Last week, Vox’s Matthew Yglesias reported that food is getting more affordable in America. His point is an important one: despite fear-mongering among conservatives, inflation continues to be quite modest, even if you look at a volatile sector like food.

The real economic challenges we face—weak labor force participation, stagnant wages, rising inequality, crumbling infrastructure—require accommodative monetary and (we wish) fiscal policy, not austerity.

But Yglesias’ analysis also misses something crucial: things are getting a lot harder for low-income Americans, starting at the dinner table.

The first problem is how we define affordability. Yglesias’ measure, food spending as a share of disposable personal income, is about budgeting. But what we really want to understand is the relationship between prices and income.

If I spend less of my paycheck on food, it doesn’t necessarily mean food got cheaper. In fact, between 2000 and 2013, food prices increased considerably more than the general price level: 41 percent versus 29 percent. What this means is that, relative to other things people spend money on, food is getting less, not more, affordable.

Smaller budget shares could also mean I’m spending more on something else. That something else is housing. In 1984 (the earliest year for which the Bureau of Labor Statistics has easily accessible data), the average household spent 15 percent of its budget on food. By 2013, the food share had dropped to 12.8 percent. For housing, budget share rose from 30.4 percent to 33.1 percent.

Poor households are the hardest hit by these trends. While food spending as a share of household expenditures dropped considerably for the top four income quintiles—from 14.9 percent in 1984 to 12.5 percent in 2013—for households in the bottom quintile, it didn’t budge, holding steady at 16 percent.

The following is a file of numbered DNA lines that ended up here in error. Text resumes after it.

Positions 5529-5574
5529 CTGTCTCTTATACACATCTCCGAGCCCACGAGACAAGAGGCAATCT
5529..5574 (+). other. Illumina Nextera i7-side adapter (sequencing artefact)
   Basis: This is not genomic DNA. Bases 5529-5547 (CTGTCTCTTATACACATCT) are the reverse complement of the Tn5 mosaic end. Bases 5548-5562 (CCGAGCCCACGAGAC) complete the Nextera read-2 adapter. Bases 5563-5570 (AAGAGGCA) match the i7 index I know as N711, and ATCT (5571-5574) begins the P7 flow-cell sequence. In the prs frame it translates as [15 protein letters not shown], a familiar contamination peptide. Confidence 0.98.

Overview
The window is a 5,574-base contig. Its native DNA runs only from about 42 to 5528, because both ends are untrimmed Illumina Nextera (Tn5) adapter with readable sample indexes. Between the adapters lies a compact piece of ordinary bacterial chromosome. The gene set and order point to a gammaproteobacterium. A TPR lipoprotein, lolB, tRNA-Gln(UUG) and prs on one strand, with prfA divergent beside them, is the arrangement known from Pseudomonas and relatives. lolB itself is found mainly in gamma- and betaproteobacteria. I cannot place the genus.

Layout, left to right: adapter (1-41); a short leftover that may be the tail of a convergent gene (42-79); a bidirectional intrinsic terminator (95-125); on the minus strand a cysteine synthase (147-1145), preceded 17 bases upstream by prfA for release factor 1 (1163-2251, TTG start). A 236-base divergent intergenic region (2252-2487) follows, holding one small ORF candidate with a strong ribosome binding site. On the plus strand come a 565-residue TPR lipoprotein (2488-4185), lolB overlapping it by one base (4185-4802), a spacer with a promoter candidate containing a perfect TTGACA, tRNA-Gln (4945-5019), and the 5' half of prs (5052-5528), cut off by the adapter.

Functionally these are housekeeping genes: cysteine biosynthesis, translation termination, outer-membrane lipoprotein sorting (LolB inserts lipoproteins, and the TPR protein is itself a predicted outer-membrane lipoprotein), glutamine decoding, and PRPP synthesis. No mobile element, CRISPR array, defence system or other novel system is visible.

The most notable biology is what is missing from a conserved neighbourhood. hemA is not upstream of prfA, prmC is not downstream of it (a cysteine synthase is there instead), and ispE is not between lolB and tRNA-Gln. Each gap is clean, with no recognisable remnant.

If the demands on the poor were proportional to those on the wealthy, low-income households would have an extra $450 a year.

If you look at which food prices have risen most during the past year, you’ll notice a perverse trend: the items low-income households spend most of their money on are those whose prices have risen the most. Meat—which, at 15.2 percent, accounts for the largest share of low-income households’ food budgets—has had the largest price increase of any food category: 7.7 percent since May 2013. Dairy products (4.2 percent) and fruits and vegetables (3.2 percent) have had the next largest year-over-year price increases. They rank fourth and second, respectively, in low-income households’ food budgets.

These categories are also the areas where the gulf between the poor and rich are the widest: compared to households in the top income quintile, households in the bottom quintile spend 1.2 percent more of their overall budgets on meat and 0.8 percent more on fruits and vegetables. If the demands on the poor were proportional to those on the wealthy, the typical low-income household would have an extra $450 a year. That’s nearly two weeks of work at the minimum wage.

The poor also fare worst in the housing market, spending nearly 40 percent of their budgets on shelter. (Bear in mind the federal definition of housing affordability is 30 percent of income.) Taken together, food and housing demands mean the households in the lowest income quintile have less than 44 cents of every dollar left to spend on all other needs.

That’s nearly a fifth less discretionary budget than all other households—and that’s in relative terms. In raw dollars, the average poor household spends $9,900 on non-shelter, non-food needs, compared with $32,200 among other households (including those in the second income quintile, who spend $16,300). It’s a vast divide.

To recap, there are two key points: (1) food actually isn’t getting cheaper; and (2) the poorest households disproportionately suffer from rising food prices.

Another way to think about the predicament is in terms of income. Since 2000, food prices have risen almost three times as fast as mean income for households in the bottom quintile. (It has also outpaced the income growth for households in every quintile, but less dramatically.)